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Freedom and Its Betrayal:
Six Enemies of Human Liberty
Isaiah Berlin
Edited by Henry Hardy

Book Description | Table of Contents


"Berlin says that people are individuals and have a right to be respected, that liberty is supreme, that we wish for many things in life and must compromise, and that authority is dangerous and power must be under control. And he says what he says in magnificent style. Liberal values are simple truths which are always in danger of being crowded out by philosophical systems."--Stein Ringen, Times Literary Supplement

"Berlin sets out to inform, entertain, and defend the Anglo-Saxon concepts of liberty and pluralism against all comers. . . . The language is vivid, direct, playful, learned; the presentation ordered and concise."--Jeremy Lott, Chronicles


"[Berlin's] lecturing style . . . proved enormously successful as broadcasting. . . . [H]undreds of thousands of people tuned in . . . to listen to fiendishly difficult hour-long talks, delivered in clipped, rapid-fire Oxford accent. These were the lectures that led Eliot, in his barbed way, to congratulate Isaiah for his 'torrential eloquence'; and the conservative Michael Oakeshotte to praise him, in equally barbed fashion, as 'the Paganini of the platform'. . . . The conventional signs of public attention poured in: anonymous ladies knitted him red socks; cranks sent him manuscripts. . . . The head of [the BBC's] Radio 3 hailed the talks as a landmark in British broadcasting, and they were certainly a landmark in Berlin's life. The search to find his own intellectual vocation had been a central preoccupation since his return from the war. With the broadcast of 'Freedom and Its Betrayal,' that struggle resolved itself. . . . He had become a public intellectual--in the Russian mould, but in an English idiom."--Michael Ignatieff, Isaiah Berlin: A Life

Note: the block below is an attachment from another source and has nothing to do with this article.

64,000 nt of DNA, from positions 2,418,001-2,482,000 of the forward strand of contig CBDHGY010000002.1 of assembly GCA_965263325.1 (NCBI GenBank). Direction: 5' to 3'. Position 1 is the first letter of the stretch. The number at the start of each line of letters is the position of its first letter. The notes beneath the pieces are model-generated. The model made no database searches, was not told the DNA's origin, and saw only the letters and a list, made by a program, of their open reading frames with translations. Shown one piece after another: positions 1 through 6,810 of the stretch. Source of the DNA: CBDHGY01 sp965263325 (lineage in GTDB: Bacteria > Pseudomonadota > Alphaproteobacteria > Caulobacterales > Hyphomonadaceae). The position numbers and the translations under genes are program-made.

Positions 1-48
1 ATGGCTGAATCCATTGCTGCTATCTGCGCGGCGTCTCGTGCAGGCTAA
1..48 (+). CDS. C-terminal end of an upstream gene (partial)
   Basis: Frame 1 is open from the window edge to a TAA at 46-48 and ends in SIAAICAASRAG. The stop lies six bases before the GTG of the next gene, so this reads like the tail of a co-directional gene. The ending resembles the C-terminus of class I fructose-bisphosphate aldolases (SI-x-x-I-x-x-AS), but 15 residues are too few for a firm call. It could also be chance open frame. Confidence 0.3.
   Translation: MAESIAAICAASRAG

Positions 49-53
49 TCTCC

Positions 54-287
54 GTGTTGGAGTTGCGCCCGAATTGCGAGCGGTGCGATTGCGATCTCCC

"This is one of the most important books on the history of ideas in Berlin's oeuvre. The lectures are clearer than many of his later writings and are extremely compelling. Berlin was convinced that, for all its praise of liberty, the Enlightenment was in fact hostile to it, and that the Counter-Enlightenment offered sounder intellectual grounds for defending and extending liberty. Even those who disagree with this diagnosis of modern thought will have to confront it."--Mark Lilla, University of Chicago

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File created: 4/21/2017

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